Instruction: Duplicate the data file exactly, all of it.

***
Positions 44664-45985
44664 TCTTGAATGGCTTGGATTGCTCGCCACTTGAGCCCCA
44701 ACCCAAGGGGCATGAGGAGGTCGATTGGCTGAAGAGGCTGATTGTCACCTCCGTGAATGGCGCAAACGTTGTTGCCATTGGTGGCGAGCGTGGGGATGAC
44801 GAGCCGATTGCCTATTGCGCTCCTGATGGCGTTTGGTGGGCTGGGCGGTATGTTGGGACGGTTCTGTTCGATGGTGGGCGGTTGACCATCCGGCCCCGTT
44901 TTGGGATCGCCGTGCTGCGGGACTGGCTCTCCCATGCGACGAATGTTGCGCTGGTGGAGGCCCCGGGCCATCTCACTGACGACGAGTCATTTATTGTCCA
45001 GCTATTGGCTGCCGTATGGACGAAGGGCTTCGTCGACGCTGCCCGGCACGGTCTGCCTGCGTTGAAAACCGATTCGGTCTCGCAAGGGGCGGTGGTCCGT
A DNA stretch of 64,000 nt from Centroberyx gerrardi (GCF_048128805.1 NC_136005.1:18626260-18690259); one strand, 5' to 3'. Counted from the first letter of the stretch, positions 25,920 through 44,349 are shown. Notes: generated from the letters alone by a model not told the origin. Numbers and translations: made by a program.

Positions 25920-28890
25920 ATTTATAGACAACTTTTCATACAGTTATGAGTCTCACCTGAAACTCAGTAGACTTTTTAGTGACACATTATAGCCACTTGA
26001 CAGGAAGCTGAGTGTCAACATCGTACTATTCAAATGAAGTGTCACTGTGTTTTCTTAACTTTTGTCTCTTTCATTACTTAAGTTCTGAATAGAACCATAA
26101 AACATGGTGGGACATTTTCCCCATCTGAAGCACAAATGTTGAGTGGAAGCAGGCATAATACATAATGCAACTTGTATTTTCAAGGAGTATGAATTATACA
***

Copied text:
Positions 44664-45985
44664 TCTTGAATGGCTTGGATTGCTCGCCACTTGAGCCCCA
44701 ACCCAAGGGGCATGAGGAGGTCGATTGGCTGAAGAGGCTGATTGTCACCTCCGTGAATGGCGCAAACGTTGTTGCCATTGGTGGCGAGCGTGGGGATGAC
44801 GAGCCGATTGCCTATTGCGCTCCTGATGGCGTTTGGTGGGCTGGGCGGTATGTTGGGACGGTTCTGTTCGATGGTGGGCGGTTGACCATCCGGCCCCGTT
44901 TTGGGATCGCCGTGCTGCGGGACTGGCTCTCCCATGCGACGAATGTTGCGCTGGTGGAGGCCCCGGGCCATCTCACTGACGACGAGTCATTTATTGTCCA
45001 GCTATTGGCTGCCGTATGGACGAAGGGCTTCGTCGACGCTGCCCGGCACGGTCTGCCTGCGTTGAAAACCGATTCGGTCTCGCAAGGGGCGGTGGTCCGT
A DNA stretch of 64,000 nt from Centroberyx gerrardi (GCF_048128805.1 NC_136005.1:18626260-18690259); one strand, 5' to 3'. Counted from the first letter of the stretch, positions 25,920 through 44,349 are shown. Notes: generated from the letters alone by a model not told the origin. Numbers and translations: made by a program.

Positions 25920-28890
25920 ATTTATAGACAACTTTTCATACAGTTATGAGTCTCACCTGAAACTCAGTAGACTTTTTAGTGACACATTATAGCCACTTGA
26001 CAGGAAGCTGAGTGTCAACATCGTACTATTCAAATGAAGTGTCACTGTGTTTTCTTAACTTTTGTCTCTTTCATTACTTAAGTTCTGAATAGAACCATAA
26101 AACATGGTGGGACATTTTCCCCATCTGAAGCACAAATGTTGAGTGGAAGCAGGCATAATACATAATGCAACTTGTATTTTCAAGGAGTATGAATTATACA